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Environment, Energy and Transportation

Shasta-Trinity snow surveys show 80% snowpack amid prolonged drought

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Erik Neumann
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JPR
Mt. Shasta Avalanche Center forecasters Aaron Beverly and Ryan Lazzeri and National Weather Service forecaster Brett Lutz weigh snow samples in the Shasta-Trinity National Forest.

What does the current snowpack tell us about drought next summer? Weather forecasters around California are collecting information to answer that question during this season’s annual snow surveys.

Just west of Mount Shasta, in a snow-covered valley in the Shasta-Trinity National Forest, avalanche forecaster Aaron Beverly drives a blue, 10-foot aluminum tube into the snow.

“We’re gonna do our stab,” he says. “Hopefully when we pull this out the snow will stay in it.”

He swivels the perpendicular handle at the top of the pole through the snow and ice until it hits dirt.

Beverly is an avalanche forecaster with the Mt. Shasta Avalanche Center. He and a few other forecasters have skied several miles into the woods to take snow measurements. They’re taken in the same locations every year and are part of more than 250 surveys around California. The snow here in the Klamath Mountains provides critical water for the state.

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Erik Neumann
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JPR
A California Department of Water Resources snow survey course marker.

“This flows into the Sacramento, ultimately. And then it flows down into the San Joaquin Valley, Sacramento Valley, Central Valley. It gets pumped from the Delta over into the aqueduct system that goes even further south down to LA,” Beverly says.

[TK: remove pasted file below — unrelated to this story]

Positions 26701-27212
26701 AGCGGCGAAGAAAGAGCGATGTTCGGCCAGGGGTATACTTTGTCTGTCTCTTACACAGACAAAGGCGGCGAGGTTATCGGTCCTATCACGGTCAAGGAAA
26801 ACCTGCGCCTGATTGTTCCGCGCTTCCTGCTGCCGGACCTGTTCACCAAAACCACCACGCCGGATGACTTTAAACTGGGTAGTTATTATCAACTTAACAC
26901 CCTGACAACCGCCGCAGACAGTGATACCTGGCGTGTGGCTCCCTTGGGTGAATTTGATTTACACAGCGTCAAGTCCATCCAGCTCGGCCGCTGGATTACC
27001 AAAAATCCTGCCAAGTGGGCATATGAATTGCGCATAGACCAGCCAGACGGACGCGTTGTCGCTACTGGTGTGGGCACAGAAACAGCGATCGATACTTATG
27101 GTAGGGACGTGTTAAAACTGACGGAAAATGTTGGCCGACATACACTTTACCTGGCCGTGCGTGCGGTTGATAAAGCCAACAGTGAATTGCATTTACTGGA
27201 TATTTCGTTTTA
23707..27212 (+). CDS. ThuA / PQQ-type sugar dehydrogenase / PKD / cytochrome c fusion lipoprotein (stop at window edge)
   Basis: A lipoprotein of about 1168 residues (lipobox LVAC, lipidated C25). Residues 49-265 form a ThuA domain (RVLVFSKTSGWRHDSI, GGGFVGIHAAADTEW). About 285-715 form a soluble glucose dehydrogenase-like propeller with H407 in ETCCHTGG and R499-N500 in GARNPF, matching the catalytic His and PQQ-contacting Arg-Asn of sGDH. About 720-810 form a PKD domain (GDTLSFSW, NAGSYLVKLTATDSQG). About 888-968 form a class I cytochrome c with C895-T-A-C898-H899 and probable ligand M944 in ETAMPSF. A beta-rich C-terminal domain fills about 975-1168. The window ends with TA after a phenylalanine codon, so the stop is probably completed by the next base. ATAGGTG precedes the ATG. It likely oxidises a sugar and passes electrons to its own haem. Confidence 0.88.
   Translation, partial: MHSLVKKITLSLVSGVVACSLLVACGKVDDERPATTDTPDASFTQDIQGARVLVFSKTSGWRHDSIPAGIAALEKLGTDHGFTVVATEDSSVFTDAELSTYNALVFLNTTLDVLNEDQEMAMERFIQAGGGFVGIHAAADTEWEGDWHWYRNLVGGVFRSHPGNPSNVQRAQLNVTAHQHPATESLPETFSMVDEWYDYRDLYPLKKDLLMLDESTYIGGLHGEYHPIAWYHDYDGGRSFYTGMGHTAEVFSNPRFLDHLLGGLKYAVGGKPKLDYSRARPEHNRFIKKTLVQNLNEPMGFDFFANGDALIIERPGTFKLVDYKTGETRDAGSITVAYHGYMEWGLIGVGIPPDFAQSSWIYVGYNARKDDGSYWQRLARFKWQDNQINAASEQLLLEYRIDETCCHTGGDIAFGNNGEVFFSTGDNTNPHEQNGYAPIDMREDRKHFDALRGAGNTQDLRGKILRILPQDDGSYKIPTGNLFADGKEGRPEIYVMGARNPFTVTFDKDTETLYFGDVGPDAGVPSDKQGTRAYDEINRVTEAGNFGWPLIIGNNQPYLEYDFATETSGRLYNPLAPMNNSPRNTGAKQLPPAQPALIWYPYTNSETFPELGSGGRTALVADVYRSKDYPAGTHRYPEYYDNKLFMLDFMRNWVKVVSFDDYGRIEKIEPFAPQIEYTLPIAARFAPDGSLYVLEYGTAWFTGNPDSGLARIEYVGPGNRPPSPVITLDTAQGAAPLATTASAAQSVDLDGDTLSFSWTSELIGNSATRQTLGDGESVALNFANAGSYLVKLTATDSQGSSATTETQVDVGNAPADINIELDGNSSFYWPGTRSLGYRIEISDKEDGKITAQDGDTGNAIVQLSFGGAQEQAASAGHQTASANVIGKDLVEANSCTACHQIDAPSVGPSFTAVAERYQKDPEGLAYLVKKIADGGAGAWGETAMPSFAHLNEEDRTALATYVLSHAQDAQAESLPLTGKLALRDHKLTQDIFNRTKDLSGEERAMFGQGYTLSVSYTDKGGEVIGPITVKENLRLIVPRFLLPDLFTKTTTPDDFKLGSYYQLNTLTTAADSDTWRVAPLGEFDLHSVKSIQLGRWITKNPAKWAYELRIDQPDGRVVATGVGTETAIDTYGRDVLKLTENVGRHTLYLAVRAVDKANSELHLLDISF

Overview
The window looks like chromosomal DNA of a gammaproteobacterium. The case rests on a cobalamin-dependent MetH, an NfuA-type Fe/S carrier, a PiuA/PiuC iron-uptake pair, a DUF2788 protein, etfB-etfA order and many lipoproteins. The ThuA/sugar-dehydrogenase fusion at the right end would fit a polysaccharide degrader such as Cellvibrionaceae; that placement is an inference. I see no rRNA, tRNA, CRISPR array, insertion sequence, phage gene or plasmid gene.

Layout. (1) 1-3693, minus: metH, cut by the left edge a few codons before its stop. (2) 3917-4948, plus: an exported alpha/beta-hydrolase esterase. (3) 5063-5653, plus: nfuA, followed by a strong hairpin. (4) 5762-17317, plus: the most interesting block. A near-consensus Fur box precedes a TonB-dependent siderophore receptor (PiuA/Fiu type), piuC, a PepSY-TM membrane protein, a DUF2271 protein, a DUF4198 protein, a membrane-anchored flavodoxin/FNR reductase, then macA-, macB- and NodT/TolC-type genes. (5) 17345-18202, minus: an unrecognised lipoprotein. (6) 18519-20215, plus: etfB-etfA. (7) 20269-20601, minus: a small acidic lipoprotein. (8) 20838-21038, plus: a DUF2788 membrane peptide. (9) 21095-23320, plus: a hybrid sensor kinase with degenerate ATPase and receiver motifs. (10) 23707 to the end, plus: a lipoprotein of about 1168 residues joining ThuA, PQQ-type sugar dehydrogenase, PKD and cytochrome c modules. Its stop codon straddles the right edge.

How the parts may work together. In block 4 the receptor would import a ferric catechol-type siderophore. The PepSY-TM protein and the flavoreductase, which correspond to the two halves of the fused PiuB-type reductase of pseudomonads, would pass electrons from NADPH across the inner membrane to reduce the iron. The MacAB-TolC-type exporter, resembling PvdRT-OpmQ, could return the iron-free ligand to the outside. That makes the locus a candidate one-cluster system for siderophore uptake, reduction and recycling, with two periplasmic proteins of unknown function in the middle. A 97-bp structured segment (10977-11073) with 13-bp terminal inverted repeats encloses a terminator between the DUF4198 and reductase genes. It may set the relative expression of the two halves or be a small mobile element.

These measurements and other automated readings will be fed into a database managed by the California Department of Water Resources. That information will be used by farmers, politicians and environmentalists. The resulting water levels will dictate the seasons of rafting companies, water access for fracking operations and critical habitat for migratory birds.

Beverly pulls the metal tube out of the snow. Carefully, with the cylinder of snow and ice still inside, he and another forecaster balance it horizontally on a hanging scale.

“Hold it up high enough,” he says. “You don’t want it touching the ground.”

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Erik Neumann
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JPR
Lutz, Beverly and Lazzeri recording snow measurements.

After they weigh it and do some calculations, the forecasters will be able to say how much water is contained in the snowpack.

This winter, December provided several big storms. But January and February have been dry.

“The drought from last year never ended. It hasn’t ended,” says Brett Lutz, the lead forecaster at the National Weather Service office in Medford. He’s also helping with the Klamath survey.

Based on the past few dry months, and a high-pressure weather system keeping out storms, Lutz says it’s unlikely that this region will reach normal precipitation levels this year. But the snowpack varies.

“In the Sierras, the probability is higher of getting to normal precipitation than it is across a good part of interior southwest Oregon,” Lutz says.

This area, referred to as the Northern Sierra-Trinity region, is currently at about 80% of normal snowpack for the season, according to the Department of Water Resources. But after several years of drought, there’s a water deficit.

“We’ve got to have surpluses in future months and water years in order to make up for the deficit,” Lutz says.

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Erik Neumann
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JPR
National Weather Service forecaster Brett Lutz hikes through the woods with Mt. Shasta in the distance.

Today’s survey is just one data point out of hundreds that will be collected in California this season. The snowpack so far is decent, but the stakes are high for the rest of February, March and April.

The surveyors pack up their equipment, make their calculations, and put on their skis. There’s plenty of snow for the ride out. As for water next summer, there’s still reason to be concerned.